Newly Discovered Spinosaurid Suggests Spain Was A Hotspot For Big, Carnivorous Dinosaurs

Although not quite as large as the biggest Spinosaurids, Protathlitis cinctorrensis supports the theory Western Europe was the birthplace of these giant theropod dinosaurs.


Stephen Luntz


Stephen Luntz

Freelance Writer

Stephen has a science degree with a major in physics, an arts degree with majors in English Literature and History and Philosophy of Science and a Graduate Diploma in Science Communication.

Freelance Writer


Artist's take on Protathlitis cinctorrensis in a coastal theme, although a few bones don't really tell us much about its preferred habitat.

Image Credit: Grup Guix

Spinosaurid bones found in Castellón, Spain, represent a new genus, palaeontologists have concluded. The dinosaur in question is estimated to have grown to a fearsome 10-11 meters (33-36 feet) long. Following the recent discovery of the moderately sized Vallibonavenatrix cani nearby, the identification indicates the Iberian Peninsula was a center for spinosaurid diversity in the early Cretaceous. Indeed, although the largest members of the family we know come from Africa, Iberia may have been where they first evolved.

Spinosaurus achieved fame through their representative's heavyweight contest with a Tyrannosaurus in Jurassic Park III. Debate regarding their suspected semi-aquatic status has kept their profile high, along with speculation about the evolutionary benefits of their mighty sail.


However, Spinosaurus were merely the first discovered, and largest, member of a family that now includes a dozen known species of various sizes. Granted even the smallest adult spinosaurid is thought to have weighed a metric ton, but specimens are rare however, perhaps because their primary range in Africa has been much less intensively searched for fossils as Tyrannosaurs’ North American homeland.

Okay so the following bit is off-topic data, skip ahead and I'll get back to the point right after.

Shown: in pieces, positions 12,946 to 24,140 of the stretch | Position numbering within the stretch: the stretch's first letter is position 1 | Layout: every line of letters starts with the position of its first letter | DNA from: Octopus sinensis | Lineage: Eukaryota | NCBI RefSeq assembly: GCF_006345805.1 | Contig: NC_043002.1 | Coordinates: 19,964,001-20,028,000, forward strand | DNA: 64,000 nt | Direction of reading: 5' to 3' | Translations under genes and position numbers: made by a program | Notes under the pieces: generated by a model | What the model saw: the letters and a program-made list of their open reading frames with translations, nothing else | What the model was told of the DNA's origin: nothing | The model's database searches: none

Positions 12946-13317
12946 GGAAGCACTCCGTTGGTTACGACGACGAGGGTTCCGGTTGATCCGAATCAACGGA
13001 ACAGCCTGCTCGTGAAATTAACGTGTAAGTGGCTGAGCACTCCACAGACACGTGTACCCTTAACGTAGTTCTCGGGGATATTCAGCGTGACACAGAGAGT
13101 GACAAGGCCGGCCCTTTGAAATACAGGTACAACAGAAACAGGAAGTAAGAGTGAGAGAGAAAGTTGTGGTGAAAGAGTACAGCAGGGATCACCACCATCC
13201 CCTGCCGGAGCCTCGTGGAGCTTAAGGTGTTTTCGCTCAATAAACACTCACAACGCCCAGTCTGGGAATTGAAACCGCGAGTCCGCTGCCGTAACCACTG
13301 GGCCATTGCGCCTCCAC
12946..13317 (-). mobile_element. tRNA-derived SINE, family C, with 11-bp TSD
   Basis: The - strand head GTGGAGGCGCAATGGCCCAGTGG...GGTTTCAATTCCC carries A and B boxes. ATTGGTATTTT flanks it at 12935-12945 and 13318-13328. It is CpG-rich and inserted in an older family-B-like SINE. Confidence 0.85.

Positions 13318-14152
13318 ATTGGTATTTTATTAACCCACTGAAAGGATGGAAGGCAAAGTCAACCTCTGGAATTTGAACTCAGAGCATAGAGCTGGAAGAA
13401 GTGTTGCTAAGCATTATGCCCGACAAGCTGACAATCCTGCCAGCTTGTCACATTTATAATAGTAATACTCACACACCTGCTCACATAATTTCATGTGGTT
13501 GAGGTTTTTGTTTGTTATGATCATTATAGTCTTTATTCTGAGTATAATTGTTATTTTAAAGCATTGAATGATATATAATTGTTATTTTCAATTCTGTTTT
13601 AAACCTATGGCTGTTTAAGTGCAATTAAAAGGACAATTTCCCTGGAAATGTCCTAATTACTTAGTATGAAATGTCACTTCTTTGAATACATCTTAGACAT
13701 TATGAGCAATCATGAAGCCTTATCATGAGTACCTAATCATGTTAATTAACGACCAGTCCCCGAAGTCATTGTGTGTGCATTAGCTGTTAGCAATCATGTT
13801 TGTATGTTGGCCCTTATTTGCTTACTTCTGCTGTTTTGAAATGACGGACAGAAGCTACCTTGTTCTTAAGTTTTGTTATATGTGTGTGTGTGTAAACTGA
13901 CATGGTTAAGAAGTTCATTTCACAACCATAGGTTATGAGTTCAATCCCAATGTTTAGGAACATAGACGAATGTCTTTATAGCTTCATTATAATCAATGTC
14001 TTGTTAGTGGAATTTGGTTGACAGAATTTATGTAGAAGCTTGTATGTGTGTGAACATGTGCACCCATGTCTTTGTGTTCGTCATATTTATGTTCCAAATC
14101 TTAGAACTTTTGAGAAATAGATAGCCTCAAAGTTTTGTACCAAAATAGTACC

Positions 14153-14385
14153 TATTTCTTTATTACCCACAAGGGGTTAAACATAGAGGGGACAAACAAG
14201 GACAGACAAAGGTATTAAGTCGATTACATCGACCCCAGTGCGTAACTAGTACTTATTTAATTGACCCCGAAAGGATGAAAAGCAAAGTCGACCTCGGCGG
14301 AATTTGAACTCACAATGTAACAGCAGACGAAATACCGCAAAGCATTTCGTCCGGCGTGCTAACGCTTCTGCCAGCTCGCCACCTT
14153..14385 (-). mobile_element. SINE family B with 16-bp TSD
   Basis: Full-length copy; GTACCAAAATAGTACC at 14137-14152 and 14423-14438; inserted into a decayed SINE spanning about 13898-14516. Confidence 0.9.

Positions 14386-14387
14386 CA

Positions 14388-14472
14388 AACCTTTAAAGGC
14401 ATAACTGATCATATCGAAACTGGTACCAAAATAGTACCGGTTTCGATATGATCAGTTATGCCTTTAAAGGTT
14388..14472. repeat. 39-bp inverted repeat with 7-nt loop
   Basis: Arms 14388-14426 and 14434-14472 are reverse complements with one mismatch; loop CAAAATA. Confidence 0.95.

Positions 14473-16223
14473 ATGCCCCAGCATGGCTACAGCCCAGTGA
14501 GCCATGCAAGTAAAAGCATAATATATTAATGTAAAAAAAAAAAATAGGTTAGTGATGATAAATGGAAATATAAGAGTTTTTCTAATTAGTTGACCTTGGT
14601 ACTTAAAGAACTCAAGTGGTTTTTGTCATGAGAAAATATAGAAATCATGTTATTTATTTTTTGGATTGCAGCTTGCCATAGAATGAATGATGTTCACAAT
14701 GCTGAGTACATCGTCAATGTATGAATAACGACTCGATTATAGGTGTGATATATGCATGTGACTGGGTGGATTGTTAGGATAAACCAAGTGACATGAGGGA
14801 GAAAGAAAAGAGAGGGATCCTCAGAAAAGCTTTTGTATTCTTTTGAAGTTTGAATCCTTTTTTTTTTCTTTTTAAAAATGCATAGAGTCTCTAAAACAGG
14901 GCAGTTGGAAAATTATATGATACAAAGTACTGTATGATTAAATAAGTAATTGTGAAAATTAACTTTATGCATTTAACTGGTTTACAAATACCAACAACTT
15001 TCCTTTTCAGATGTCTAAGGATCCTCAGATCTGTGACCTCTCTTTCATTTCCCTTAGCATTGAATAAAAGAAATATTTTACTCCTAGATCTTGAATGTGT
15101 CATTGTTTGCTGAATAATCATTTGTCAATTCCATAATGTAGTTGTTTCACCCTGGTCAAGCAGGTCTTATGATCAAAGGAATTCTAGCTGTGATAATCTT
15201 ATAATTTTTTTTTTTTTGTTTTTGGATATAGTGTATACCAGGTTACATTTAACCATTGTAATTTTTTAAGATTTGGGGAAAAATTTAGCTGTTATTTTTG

However, as a paper in Scientific Reports reveals, Africa is not the only place to look for spinosaurid remains. The authors attribute a right jaw bone, tooth, and five vertebrae previously discovered in the Arcillas de Morella formation to a novel species they name Protathlitis cinctorrensis.

Palaeontologists working at ANA site (Cinctorres, Spain) in 2011 in the seventh digging campaign.
When you're looking for a relative of the longest theropod known, it's appropriate to have a long, thin dig site.
Image Credit: Grup Guix.

These scant remains are not ideal for estimating the size of the creature they belonged to. However, based on comparisons with other spinosaurids, the paper estimates P. cinctorrensis was smaller than Spinosaurus itself, but not by much. The deposit in which it was found is dated to 126-127 million years ago, making it a near contemporary of Iberospinus natarioi, discovered in 125-million-year-old Portuguese rocks.

Protathlitis is a baryonychine, one of the two main subgroups of spinosaur identified by their curved tooth crowns. The authors think baryonychines dominated in Europe, but after migrating to Africa the spinosaurines, including Spinosaurus itself, became dominant there. If so, it is unclear whether spinosaurids died out in their original territory while achieving their greatest success elsewhere – no specimens have been found there from the mid or late Cretaceous.


The genus name means champion in Greek, while cinctorrensis refers to the town where the fossils were discovered.

The paper is published in Scientific Reports.


  • tag
  • animals,

  • dinosaurs,

  • extinct,

  • Palaeontology,

  • Spinosaurid